Slant: Honda, Kawasaki have taken the UJM full circle

You might not know it, but we’re living in exciting times. With the new Honda Rebel lineup and Kawasaki’s updated 650 lineup, we’re now seeing the first true modern Universal Japanese Motorcycles.

The Universal Japanese Motorcycle (UJM, for short) is a much-discussed phenomenon of the 1970s and early 1980s, when the Big Four (Yamaha, Honda, Suzuki, Kawasaki) all had very similar product offerings, and they all saw big sales numbers. The typical UJM had an air-cooled four-stroke engine, dual rear shocks, and upright riding position, and the public bought millions of them.

But it wasn’t just the combination of engine, suspension, and ergonomics that made the UJM great. What made the UJM concept great was that these motorcycles were accessible; there was something for everyone. Want a cruiser? Suzuki had the GS450L for you. Want a cafe racer? Ride off on a GS450E. And if all you wanted was a basic, standard motorcycle, there was the GS450T.

Every manufacturer did this, with sport machines, low riders, and standards all built off the same basic platform. It kept prices low, there was lots of variety available, and the bikes were mostly reliable, easy to ride and versatile. You could ride your Suzuki GS750 across town, or across the country.

The Suzuki GS750: Suitable for riding across town, or across the country. All the manufacturers had similar models, and they mostly sold very well.

Surprisingly, it’s taken the Big Four about 30 years to get back to this formula, with Kawasaki and Honda being the first.

Kawasaki was arguably the first manufacturer making UJMs this millennium, with its 650 parallel twin platform. Team Green already had a naked bike (ER-6n), a sportbike (Ninja 650) and an adventure bike (Versys 650) based on the platform, but in 2015, the Vulcan S cruiser sealed the deal. On the 2016 show circuit, Kawasaki unveiled the new Z650, named after the original Z650 of the 1970s, one of the most-loved UJMs of its time.

Kawasaki’s new Z650 is a nod to Team Green’s popular naked bike of the 1970s, known in Canada as the KZ650.

But it’s this year’s Honda Rebels that are the most exciting news, because they’re proof the industry is once more willing to explore a market that UJMs once dominated: the pocket cruiser.

Most riders are familiar with the long-running Honda Rebel 250, but before that bike hit showrooms, all the Japanese manufacturers had cruisers with engines smaller than 500 cc, with engines borrowed from other UJMs.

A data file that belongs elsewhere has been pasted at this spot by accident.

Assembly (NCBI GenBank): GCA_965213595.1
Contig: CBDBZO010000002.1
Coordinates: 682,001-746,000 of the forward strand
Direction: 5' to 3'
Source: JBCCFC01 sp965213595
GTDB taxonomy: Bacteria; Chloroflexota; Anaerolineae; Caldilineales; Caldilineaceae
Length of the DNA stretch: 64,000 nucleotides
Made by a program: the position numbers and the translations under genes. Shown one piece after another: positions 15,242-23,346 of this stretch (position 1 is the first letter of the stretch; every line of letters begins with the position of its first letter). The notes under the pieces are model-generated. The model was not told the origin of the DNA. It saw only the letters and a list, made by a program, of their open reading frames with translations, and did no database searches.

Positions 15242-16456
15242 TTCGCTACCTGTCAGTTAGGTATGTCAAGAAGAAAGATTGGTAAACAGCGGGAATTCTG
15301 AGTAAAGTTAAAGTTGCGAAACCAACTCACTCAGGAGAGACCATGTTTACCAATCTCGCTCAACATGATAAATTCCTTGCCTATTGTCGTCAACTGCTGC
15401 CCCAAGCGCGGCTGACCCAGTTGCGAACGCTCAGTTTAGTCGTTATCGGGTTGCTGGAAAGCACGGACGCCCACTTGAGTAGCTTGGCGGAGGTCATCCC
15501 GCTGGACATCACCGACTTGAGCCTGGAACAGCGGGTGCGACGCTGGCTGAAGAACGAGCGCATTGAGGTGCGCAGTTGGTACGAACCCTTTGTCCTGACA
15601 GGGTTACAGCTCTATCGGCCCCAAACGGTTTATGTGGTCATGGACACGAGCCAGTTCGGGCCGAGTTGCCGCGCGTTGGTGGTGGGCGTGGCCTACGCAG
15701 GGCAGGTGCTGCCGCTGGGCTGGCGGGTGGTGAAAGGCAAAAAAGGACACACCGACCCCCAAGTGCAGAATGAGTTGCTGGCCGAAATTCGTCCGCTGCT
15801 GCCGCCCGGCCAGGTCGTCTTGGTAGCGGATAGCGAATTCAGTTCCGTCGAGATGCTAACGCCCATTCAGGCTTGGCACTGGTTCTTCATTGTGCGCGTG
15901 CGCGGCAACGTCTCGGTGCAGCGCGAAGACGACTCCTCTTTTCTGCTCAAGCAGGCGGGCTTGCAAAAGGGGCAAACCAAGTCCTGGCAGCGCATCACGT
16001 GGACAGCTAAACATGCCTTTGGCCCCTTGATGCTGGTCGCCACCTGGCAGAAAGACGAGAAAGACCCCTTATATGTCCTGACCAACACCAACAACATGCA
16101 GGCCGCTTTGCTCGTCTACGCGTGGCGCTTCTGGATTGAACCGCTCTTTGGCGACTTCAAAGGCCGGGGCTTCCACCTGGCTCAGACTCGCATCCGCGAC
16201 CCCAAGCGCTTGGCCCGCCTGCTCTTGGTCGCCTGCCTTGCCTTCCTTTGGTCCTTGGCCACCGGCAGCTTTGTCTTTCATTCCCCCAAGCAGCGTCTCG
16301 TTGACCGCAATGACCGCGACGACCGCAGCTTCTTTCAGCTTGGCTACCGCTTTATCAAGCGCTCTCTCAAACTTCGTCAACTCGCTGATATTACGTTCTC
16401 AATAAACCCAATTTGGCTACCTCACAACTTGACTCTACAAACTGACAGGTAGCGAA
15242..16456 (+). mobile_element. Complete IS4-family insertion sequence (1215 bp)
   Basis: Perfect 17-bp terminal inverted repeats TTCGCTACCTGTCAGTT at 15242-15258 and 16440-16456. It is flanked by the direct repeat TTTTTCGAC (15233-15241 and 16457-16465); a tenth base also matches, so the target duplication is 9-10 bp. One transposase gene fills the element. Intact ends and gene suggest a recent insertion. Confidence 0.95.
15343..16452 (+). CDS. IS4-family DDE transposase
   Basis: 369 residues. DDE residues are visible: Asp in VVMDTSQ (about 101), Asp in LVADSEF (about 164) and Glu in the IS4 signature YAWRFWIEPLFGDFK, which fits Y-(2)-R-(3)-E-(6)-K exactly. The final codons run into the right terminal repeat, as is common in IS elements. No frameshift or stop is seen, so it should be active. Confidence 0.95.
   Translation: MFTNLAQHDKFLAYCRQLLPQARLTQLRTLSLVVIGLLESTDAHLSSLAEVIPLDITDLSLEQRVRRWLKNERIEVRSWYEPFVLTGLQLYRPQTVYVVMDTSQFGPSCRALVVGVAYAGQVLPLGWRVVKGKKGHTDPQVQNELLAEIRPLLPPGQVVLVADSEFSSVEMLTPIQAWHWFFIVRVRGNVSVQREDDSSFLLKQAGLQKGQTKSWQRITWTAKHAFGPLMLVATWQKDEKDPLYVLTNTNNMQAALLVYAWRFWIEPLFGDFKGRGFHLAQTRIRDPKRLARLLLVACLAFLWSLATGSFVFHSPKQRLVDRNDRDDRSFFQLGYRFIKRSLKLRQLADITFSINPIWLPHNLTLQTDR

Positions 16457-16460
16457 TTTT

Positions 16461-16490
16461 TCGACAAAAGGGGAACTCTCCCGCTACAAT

And they sold a lot of them, because they were affordable when compared to a Big Twin. The undersized cruisers were much easier to handle than a full-sized 750-class or 1000-class superbike, with unintimidating low seat heights, and they were cheaper to insure. The people who bought them were more concerned with low rider styling than they were with the brand name on the gas tank. And despite experienced riders poo-pooing the machines as underpowered, many of these bikes could hold their own on the highway. Some could even do the ton.

The Suzuki GS450L. Today, these pocket cruisers are considered a styling abomination, but at the time, the Big Four sold a lot of these bikes.

We’re in the same position today with Honda’s Rebel 300 and Rebel 500. That 300 (actually a liquid-cooled 286 cc thumper) also powers the CBR300 and CB300F, which have no trouble handling freeway speed.

A 250 version of that engine also powers the CRF250 Rally and the CRF250L dual sport bike. That’s the same versatility that the manufacturers employed 40 years ago.

The Rebel 500 is the same, with a sport bike, a naked bike, an adventure bike and now a cruiser all powered by a 471 cc liquid-cooled parallel twin that will take you down the highway at extra-legal speeds all day long.

It doesn’t take a rocket scientist to see the new Rebel lineup shares a similar design philosophy with the pocket cruisers of the past.

Most importantly, the new Rebels seem poised to exploit the same fashion-conscious market that Ducati already hit hard with the Scrambler brand. If you dig cruiser looks but aren’t hung up on owning a V-twin, the Rebels have bold styling, bright paint, and are easily modified towards further cosmetic changes.